On October 17th at 3 we will introduce Romie as a new member who in turn will give us the world premiere of a BCMS co-commission, Lowell Liebermann’s Sonata for Clarinet and Piano, with Max Levinson. We open then with a short Haydn String Trio in G major and end with your beloved Saint-Saëns Piano Quartet, which you informed me about earlier this year. Of course, we have played it before at BCMS, but the occasion for doing it now is the 100th anniversary of his passing. And, speaking of renewal, there is a cottage industry re-appraising his value these days, and we are fans enough to bring out more of his works in our December virtual concert: the Sonata for oboe and piano, the Fantasie for violin and harp, and the Swan, too!
For the only Saturday concert, November 13th in the evening, just two works, the Oboe Quartet of Martinů and the beloved Brahms Piano Quintet will be heard! For our second virtual concert to be released on January 23rd, we celebrate Schubert’s 225th birthday with his Piano Trio in B-flat major and The Shepherd on the Rock with soprano Amanda Forsythe. We hope to play all these as planned, but we are prepared to pivot as needed.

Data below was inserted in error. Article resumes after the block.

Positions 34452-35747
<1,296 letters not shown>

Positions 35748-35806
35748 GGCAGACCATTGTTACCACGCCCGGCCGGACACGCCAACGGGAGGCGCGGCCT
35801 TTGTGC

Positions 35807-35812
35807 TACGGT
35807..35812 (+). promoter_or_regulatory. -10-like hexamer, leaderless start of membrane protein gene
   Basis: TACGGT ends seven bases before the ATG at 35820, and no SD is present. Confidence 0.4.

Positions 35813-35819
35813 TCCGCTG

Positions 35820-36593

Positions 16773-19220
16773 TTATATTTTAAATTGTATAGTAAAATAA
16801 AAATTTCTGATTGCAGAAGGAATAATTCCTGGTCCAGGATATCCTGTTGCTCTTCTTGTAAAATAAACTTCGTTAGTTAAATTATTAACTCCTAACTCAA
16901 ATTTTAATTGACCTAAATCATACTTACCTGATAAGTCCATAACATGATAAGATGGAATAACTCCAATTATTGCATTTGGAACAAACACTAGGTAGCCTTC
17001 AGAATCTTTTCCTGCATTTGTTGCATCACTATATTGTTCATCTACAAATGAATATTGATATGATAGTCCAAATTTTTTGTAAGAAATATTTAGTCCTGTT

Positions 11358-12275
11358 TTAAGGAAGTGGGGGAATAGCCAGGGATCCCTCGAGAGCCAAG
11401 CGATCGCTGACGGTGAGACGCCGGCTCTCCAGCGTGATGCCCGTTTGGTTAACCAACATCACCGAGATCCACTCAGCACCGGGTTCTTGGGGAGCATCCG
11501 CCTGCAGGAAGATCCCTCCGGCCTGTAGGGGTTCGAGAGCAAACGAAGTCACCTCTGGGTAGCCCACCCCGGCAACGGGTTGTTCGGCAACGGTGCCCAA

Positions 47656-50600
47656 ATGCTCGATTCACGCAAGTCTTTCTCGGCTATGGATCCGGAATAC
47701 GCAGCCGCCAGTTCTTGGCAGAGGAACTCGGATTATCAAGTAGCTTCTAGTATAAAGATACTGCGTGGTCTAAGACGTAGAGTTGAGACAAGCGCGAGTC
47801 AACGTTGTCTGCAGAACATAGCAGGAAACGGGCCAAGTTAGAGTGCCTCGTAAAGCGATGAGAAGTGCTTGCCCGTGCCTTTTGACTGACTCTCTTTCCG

I could say more about the rest of the season in more general terms, since for some of them we have not yet confirmed exactly where they will be played. We will feature two more commissions—in February the Joan Tower String Quintet which we had scheduled to premiere in Spring 2020, and a piano quintet by Michi Wiancko in April. British composers including Arthur Bliss’s Oboe Quintet, Britten’s second Sonata for Cello and Piano, and Vaughan-Williams‘s Quintet for the same forces as Schubert’s “Trout,” will appear in one our concerts. And, speaking of the Brits, the stunning quintet for clarinet and strings by that rare Black and British Edward Elgar contemporary Samuel Coleridge-Taylor, will close our calendar along with Dvořák’s lovely Quintet in G major for Two Violins, Viola, Cello, and Bass. So, regardless of the setting, we look forward to getting on with artistic business as we are allowed.